This post looks at an algorithm by Cohen et al [1] to accelerate the convergence of an alternating series. This method is much more efficient than the classical Euler–Van Wijngaarden method.

For our example, we’ll look at the series

which converges slowly to -π²/12.

The first algorithm in [1] for approximating

using up to the *n*th term is given by the following Python code.

def cohen_sum(a, n): d = (3 + 8**0.5)**n d = (d + 1/d)/2 b = -1 c = -d s = 0 for k in range(n): c = b - c s += c*a[k] b = (k+n)*(k-n)*b/((k + 0.5)*(k+1)) return s/d

Two notes: First, the algorithm assumes the index of summation starts at zero and so we’ll shift our sum to start at zero. We could just define the first term of the sum to be zero and leave the rest of the series alone, but this would produce worse results; it leads to an initial jump in the series that makes the extrapolation in the method less effective. Second, the alternating term (−1)^{k} is not part of the array passed into the function.

Two graphs, especially the second, will illustrate how well the method of Cohen et al performs compared to the direct method of simply taking partial sums. First, here are the sequence of approximations to the final sum on a linear scale.

And here are the errors in the two methods, plotted on a log scale.

The error from using the direct method of computing partial sums is on the order of 1/*n*² while the error from using the accelerated method is roughly 1/20.7^{n}. In this example, it would take around 30,000 terms for the direct method to achieve the accuracy that the accelerated method achieves with 10 terms.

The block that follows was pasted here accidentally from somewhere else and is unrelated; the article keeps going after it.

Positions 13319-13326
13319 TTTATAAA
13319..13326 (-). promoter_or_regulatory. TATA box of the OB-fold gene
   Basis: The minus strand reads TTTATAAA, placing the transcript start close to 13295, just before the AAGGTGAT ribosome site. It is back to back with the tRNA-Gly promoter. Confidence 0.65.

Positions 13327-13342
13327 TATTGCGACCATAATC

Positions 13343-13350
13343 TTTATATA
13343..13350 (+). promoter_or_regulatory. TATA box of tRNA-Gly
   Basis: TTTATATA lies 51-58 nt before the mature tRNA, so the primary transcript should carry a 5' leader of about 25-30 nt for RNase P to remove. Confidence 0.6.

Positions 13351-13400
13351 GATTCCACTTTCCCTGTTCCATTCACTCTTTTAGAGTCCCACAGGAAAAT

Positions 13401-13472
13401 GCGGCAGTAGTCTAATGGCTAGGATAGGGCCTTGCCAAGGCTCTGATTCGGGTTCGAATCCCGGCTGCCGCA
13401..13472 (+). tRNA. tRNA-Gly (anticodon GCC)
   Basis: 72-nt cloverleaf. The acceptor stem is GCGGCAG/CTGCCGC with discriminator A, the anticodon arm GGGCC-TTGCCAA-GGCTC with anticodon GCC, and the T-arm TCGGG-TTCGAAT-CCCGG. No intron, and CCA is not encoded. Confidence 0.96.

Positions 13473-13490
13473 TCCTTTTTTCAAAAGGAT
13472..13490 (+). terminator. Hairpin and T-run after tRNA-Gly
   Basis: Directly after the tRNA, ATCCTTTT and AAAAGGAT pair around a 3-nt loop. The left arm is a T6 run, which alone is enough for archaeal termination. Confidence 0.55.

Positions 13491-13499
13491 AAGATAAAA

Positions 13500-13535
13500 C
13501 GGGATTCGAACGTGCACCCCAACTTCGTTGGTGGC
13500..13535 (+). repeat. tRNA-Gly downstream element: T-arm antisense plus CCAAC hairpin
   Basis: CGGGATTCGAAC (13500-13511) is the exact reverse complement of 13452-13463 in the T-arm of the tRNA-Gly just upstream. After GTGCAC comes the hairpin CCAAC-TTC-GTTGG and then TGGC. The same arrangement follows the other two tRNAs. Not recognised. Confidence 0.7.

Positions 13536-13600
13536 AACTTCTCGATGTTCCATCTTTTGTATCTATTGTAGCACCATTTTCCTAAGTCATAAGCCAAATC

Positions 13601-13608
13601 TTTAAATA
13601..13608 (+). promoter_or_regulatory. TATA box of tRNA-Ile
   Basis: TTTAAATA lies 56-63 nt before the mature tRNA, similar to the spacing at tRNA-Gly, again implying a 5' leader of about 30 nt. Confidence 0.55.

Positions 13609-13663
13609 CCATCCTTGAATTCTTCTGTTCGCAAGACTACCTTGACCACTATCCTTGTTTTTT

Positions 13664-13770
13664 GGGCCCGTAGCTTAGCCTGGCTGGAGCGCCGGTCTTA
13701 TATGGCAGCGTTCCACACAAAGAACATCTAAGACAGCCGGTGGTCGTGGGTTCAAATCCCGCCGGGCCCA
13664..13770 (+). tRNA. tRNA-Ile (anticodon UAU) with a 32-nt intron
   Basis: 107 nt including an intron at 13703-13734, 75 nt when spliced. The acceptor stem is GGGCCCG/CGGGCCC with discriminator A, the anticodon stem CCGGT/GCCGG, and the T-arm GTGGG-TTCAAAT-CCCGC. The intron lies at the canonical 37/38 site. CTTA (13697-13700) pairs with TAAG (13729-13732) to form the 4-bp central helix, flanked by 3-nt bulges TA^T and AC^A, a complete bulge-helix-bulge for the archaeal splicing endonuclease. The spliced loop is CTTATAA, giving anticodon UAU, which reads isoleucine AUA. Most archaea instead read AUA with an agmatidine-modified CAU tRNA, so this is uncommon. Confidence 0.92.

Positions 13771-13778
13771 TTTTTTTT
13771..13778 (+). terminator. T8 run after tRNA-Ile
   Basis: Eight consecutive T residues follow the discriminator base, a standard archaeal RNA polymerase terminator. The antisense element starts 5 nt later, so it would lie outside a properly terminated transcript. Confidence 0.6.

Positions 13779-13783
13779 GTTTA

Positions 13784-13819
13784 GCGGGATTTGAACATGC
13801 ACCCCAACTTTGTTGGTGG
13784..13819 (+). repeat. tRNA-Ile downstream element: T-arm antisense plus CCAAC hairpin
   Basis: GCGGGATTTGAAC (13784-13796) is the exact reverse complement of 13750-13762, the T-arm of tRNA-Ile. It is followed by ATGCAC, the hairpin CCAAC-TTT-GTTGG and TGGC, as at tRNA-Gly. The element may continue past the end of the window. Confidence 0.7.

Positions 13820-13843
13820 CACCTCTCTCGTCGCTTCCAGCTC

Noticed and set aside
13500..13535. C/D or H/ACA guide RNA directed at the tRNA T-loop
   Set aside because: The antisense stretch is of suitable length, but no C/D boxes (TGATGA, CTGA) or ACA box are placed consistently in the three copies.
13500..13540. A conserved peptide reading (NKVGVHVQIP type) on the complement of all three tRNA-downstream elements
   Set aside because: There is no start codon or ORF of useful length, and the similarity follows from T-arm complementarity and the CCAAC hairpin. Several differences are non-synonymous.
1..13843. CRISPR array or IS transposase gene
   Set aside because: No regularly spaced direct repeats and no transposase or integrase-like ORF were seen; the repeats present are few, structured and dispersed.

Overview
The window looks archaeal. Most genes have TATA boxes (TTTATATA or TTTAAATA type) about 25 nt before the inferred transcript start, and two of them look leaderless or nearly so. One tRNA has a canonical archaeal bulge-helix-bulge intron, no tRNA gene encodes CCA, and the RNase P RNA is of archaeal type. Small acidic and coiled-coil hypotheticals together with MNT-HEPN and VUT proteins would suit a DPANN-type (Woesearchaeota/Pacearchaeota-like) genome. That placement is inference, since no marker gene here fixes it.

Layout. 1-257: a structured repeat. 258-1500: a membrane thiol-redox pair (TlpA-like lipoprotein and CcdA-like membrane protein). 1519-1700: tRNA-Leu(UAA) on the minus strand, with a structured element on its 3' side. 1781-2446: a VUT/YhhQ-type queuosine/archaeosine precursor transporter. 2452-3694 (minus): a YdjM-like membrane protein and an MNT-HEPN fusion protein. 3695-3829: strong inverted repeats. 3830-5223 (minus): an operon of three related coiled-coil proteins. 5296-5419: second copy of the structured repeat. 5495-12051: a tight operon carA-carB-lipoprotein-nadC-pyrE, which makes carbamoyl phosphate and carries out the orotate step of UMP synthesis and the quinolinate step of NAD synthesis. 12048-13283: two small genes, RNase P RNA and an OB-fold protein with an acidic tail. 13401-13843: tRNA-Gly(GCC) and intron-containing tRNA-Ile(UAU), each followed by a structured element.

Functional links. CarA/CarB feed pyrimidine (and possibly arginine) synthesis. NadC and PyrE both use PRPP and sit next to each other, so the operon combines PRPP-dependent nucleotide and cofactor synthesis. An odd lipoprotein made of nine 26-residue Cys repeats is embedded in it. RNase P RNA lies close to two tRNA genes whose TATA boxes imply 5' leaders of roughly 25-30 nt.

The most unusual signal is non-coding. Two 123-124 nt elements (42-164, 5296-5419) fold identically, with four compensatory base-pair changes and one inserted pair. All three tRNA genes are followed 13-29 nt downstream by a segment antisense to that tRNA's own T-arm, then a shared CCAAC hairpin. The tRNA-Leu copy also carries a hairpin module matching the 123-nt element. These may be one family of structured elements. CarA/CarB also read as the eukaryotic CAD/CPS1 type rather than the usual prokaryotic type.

Note that accelerating convergence can be a delicate affair. Different acceleration methods are appropriate for different sums, and applying the wrong method to the wrong series can actually slow convergence as illustrated here.

## More on series acceleration

[1] Henri Cohen, Fernando Rodriguez Villegas, and Don Zagier. Convergence Acceleration of Alternating Series. Experimental Mathematics 9:1, page 3

I was curious if there was a way to calculate d_n that makes it more obviously an integer. The d_n satisfy a three term recurrence: d_{n+1} = 6*d_n – d_{n-1}, with initial conditions d_1 = 1, d_2 = 3, so you can get the nth term from a matrix power:

[1 0] * [6 -1; 1 0]^n * [3; 1]

where the nth power of the matrix can be computed efficiently with the power-by-squaring algorithm. This parallels a similar strategy for computing Fibonacci numbers.

This is fantastic thanks!

I’ve been looking for comprehensible series acceleration techniques for a while, and other than Aitken this is the only one I’ve found that makes any sense to me.

Just dropped a PR to compute this; the performance is astonishing: https://github.com/boostorg/math/pull/415/files